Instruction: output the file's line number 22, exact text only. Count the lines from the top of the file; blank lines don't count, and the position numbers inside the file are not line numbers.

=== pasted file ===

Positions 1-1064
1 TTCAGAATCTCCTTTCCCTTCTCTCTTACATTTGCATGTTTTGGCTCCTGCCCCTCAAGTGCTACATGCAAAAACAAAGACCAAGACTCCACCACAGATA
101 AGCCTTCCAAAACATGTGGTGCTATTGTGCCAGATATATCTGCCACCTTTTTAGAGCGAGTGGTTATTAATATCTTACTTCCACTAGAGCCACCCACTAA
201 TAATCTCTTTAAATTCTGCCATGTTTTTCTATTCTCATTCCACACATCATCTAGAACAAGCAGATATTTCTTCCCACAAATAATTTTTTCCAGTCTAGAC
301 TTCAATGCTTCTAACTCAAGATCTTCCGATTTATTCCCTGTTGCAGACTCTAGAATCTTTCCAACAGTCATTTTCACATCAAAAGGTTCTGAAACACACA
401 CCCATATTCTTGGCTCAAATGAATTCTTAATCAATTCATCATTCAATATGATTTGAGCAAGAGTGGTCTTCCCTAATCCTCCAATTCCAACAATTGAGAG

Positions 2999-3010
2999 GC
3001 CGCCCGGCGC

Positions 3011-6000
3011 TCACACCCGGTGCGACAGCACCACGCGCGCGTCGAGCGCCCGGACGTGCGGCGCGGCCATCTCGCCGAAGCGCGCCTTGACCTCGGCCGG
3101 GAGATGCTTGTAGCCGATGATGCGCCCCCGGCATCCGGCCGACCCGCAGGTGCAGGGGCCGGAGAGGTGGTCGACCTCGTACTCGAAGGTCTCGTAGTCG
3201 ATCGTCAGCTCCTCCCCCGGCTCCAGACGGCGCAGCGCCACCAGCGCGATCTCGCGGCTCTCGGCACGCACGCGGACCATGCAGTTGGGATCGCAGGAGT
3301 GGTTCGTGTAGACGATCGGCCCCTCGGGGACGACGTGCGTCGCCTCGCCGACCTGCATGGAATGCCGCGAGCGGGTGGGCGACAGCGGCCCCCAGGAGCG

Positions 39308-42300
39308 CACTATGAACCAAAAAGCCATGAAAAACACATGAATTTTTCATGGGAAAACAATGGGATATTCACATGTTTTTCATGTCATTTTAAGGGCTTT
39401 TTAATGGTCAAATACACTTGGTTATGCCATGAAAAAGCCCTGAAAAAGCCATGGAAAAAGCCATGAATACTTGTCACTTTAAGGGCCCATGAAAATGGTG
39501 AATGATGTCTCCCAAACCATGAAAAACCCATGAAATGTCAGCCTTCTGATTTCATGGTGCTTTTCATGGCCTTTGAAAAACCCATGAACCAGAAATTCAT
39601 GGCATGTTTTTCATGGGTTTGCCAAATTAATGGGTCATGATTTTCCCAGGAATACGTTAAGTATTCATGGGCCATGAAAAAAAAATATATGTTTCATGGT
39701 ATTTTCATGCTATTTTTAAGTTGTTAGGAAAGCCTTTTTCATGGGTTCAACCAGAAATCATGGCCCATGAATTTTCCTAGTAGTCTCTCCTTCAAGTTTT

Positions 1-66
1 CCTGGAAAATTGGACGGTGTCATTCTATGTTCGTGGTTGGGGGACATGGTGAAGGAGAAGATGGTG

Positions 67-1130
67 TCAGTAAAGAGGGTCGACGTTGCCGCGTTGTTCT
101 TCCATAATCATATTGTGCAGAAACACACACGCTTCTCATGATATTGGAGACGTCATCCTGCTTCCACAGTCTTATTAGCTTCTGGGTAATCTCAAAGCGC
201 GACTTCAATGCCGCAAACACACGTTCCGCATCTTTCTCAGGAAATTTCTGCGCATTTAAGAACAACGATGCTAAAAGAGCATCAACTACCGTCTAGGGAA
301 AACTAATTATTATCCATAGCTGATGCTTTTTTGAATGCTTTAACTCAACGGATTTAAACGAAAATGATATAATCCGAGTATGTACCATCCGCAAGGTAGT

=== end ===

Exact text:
1 CCTGGAAAATTGGACGGTGTCATTCTATGTTCGTGGTTGGGGGACATGGTGAAGGAGAAGATGGTG